I’ve noticed that a lot of times tutorials that go over how to use “furniture” (aka “chalk”) paint don’t go over what to do once the paint has dried. I personally have several more steps to go once the paint is dry on my furniture. I sand it, seal it, and often glaze it.
Sand it when the paint is dry? For latex or spray paint, not usually. For “furniture,” chalk, or milk paint, yes. There is an incredible difference in the finish of “furniture” paint when you sand it after it dries and when you don’t. It becomes incredibly smooth and “finished” looking. The paint should dry 8 hours, or overnight, before you sand it.
Depending on the look I am going for, I will either use 220 grit sandpaper or “00” steel wool. Usually using 220 grit sandpaper with my Black & Decker Mouse sander will give more of a distressed look. That means whatever the surface color was before you sanded it (wood or a different color) will show through on the edges and raised details. If I just want to “finish” the piece and I don’t want to distress it I will use “00” (double fine) steel wool. Even when using the “00” steel wool, be careful on the edges and details.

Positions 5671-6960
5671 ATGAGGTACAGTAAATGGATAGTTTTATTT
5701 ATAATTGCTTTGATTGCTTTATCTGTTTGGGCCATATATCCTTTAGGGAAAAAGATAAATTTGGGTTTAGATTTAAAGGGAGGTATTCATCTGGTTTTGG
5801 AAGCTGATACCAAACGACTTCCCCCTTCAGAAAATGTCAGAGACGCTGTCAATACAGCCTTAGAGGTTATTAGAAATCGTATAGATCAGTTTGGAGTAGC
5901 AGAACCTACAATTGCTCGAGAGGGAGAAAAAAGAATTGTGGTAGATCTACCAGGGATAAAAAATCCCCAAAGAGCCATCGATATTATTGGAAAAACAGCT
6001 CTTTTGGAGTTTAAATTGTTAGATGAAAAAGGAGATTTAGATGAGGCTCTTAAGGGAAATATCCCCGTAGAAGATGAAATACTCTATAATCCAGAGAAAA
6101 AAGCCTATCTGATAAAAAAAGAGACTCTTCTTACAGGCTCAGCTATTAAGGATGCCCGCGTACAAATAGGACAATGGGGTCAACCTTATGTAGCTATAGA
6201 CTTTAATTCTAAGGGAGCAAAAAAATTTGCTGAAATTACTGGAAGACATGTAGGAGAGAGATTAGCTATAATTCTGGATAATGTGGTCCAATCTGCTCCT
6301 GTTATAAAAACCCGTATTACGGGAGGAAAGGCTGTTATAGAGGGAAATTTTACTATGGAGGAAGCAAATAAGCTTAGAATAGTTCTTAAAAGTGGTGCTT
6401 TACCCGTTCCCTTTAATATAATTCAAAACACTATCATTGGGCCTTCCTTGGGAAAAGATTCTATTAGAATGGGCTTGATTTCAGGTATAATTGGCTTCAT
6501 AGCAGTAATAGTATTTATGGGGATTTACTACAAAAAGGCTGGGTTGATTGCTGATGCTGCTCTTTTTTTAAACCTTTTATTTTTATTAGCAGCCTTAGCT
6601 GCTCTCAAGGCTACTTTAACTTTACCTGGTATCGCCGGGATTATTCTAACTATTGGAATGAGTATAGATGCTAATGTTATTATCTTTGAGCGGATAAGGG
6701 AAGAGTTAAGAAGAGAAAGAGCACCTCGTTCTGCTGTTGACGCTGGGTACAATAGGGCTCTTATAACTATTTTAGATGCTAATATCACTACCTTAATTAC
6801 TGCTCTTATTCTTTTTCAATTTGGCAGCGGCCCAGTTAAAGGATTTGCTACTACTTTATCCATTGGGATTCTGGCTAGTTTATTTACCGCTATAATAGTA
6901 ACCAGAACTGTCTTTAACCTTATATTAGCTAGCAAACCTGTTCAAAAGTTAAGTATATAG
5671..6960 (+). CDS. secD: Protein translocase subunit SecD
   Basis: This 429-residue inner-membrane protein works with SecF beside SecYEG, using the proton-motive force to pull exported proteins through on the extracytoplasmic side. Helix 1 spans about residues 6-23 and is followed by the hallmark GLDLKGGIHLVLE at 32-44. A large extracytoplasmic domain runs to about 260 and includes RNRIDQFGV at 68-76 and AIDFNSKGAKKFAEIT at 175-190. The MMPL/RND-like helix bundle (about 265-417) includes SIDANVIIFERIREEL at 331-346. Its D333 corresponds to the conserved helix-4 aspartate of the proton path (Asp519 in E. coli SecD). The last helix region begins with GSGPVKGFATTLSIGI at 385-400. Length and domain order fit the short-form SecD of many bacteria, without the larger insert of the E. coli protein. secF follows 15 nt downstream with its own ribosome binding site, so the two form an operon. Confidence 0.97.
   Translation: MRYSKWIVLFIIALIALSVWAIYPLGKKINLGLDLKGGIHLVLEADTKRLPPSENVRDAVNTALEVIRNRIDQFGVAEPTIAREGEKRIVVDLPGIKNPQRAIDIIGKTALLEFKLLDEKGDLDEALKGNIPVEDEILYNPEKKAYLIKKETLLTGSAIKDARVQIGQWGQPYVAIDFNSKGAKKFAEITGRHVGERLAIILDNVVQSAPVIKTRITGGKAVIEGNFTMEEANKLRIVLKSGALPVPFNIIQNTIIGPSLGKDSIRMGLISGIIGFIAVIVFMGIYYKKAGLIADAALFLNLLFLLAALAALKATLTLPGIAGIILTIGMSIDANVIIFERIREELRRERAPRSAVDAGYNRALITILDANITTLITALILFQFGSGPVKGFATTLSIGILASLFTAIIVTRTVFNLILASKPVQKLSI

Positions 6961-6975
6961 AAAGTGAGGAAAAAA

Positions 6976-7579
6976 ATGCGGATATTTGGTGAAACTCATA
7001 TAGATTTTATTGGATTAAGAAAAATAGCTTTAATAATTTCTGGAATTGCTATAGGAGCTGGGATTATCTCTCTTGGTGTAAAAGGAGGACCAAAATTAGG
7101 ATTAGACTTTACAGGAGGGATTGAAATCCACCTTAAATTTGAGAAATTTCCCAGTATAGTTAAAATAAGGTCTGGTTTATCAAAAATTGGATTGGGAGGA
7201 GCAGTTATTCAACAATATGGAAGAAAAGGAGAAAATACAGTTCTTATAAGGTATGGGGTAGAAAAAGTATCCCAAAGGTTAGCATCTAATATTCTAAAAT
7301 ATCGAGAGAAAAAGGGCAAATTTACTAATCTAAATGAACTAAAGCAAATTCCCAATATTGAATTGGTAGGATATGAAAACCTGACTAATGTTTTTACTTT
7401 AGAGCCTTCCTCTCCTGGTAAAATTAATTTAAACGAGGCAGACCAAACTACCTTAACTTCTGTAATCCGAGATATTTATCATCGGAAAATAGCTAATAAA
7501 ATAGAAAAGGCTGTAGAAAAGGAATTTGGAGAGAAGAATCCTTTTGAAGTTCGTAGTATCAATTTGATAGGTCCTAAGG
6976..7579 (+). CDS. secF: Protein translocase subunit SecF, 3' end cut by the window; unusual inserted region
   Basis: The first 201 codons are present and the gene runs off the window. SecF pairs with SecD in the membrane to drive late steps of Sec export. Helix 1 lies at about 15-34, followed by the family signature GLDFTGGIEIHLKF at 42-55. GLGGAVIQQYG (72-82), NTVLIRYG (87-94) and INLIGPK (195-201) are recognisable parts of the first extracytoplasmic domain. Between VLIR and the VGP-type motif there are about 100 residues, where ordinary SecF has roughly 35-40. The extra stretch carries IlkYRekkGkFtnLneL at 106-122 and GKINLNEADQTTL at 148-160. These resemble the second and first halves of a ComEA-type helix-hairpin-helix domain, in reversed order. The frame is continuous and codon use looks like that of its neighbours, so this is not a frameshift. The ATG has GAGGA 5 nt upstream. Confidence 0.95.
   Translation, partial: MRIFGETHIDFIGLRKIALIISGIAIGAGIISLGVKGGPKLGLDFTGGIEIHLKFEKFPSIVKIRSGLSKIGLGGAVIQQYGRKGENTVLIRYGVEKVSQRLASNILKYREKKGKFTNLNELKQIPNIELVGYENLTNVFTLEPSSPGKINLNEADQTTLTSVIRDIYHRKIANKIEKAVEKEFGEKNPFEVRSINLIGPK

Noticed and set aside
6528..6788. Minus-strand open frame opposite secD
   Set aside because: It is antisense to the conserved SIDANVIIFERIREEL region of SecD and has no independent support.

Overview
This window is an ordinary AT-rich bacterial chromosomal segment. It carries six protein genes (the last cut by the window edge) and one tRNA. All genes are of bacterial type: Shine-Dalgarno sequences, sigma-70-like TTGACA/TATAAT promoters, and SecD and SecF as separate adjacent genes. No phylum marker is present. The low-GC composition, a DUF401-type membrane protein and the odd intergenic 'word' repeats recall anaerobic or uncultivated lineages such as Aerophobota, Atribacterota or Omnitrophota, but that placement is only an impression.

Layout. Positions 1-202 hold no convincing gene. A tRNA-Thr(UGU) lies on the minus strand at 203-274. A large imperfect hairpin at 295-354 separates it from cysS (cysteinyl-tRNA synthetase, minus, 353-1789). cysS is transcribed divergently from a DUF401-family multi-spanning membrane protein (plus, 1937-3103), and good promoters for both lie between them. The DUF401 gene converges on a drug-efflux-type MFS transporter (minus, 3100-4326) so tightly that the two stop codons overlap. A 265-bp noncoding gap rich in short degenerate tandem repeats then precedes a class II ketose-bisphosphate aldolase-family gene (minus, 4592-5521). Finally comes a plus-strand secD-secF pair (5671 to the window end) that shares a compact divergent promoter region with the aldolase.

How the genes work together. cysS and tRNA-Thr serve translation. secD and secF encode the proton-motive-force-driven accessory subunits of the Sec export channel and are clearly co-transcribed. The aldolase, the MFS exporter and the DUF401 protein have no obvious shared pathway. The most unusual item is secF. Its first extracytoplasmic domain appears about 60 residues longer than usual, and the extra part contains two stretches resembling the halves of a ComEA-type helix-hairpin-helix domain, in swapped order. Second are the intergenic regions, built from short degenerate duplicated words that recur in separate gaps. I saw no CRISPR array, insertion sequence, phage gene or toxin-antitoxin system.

DON’T freak out when you sand your painted piece. Paint dust will come off. Trust me when I say, do not sand indoors, even a garage. You will cover everything in a fine coating of chalk dust. The great thing about “furniture” paint is, if you sand off too much, just touch it up with some more paint. Also, don’t freak out if your paint color “lightens” up a bit. This is just the effect of the “chalk” or plaster of Paris in the paint. When you apply your wax the color will deepen again.
Before you continue the process of finishing your painted piece after you have sanded it, wipe it down completely with a DRY cloth. Actually, most of the time I vacuum the piece with my shop vac when I’m done sanding. You can even use the final sanding process as a way to be creative with your paint. Once you have done a final sanding, you are ready to finish your piece with wax, polyurethane, or glaze. (or all of the above) 😉
I will go over more info on using “furniture” paint in a future blog post.